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October 1978

Cardiac Systolic Time Intervals in Thyroid Disorders

Author Affiliations

Department of Medicine University of Nevada, Reno Manville Medical Sciences Building Reno, NV 89557; Ohio State University Columbus, Ohio

Arch Intern Med. 1978;138(10):1470-1471. doi:10.1001/archinte.1978.03630350008004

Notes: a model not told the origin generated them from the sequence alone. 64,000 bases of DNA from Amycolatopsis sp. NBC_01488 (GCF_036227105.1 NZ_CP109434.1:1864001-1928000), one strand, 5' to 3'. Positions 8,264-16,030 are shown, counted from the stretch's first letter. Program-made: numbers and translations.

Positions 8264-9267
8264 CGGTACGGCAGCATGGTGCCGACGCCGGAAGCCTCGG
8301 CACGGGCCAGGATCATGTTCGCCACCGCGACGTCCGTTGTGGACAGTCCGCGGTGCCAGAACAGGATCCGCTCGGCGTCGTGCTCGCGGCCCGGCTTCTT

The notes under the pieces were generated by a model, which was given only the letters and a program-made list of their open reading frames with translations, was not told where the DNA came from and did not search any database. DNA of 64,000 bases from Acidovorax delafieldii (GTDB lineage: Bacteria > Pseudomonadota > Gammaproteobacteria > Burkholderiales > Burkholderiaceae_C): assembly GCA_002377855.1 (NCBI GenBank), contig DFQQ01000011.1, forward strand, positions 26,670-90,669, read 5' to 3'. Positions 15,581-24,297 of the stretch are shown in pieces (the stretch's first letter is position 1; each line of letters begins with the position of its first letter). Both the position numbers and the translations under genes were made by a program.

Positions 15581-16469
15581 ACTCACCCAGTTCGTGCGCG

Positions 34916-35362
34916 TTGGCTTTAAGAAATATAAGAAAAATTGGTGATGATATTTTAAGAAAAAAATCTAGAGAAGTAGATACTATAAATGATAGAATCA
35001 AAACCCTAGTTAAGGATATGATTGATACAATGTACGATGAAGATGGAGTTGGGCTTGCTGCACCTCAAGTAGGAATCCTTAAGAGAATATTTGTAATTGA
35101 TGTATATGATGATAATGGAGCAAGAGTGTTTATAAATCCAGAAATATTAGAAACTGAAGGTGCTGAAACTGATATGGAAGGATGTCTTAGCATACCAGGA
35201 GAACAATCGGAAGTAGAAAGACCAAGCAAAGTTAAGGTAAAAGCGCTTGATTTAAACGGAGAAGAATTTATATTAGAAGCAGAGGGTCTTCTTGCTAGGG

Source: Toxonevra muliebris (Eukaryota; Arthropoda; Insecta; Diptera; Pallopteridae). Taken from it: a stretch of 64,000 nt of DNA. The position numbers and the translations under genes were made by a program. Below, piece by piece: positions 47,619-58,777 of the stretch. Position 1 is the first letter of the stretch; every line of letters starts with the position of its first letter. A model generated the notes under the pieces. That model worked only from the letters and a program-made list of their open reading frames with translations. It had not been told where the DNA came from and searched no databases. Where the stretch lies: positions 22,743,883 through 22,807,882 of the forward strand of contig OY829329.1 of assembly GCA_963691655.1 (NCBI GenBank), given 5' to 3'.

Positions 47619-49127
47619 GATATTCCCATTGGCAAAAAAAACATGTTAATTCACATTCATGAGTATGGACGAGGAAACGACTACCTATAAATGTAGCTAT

Hyperthyroidism and hypothyroidism, particularly when long-standing or severe, produce substantial changes in cardiac performance that are largely reversible with appropriate therapy. Recently, it has become possible to quantitate the effects of thyroid hormone deficiency or excess on the heart by measurement of systolic time intervals (STI). Furthermore, serial STI measurements can provide insight into the time course and efficacy of therapy for these thyroid disorders. Thus, the STI offer a simple and inexpensive noninvasive technique for assessing the cardiac status of patients with certain thyroid diseases. Although other noninvasive tests of cardiac function have also become available in recent years, the STI most likely will remain a major method for following up the cardiac status of patients with hyperthyroidism or hypothyroidism, principally because of the high degree of sensitivity of the test to the effects of pharmacologicn intervention. However, as with any other laboratory test, the clinician must be aware

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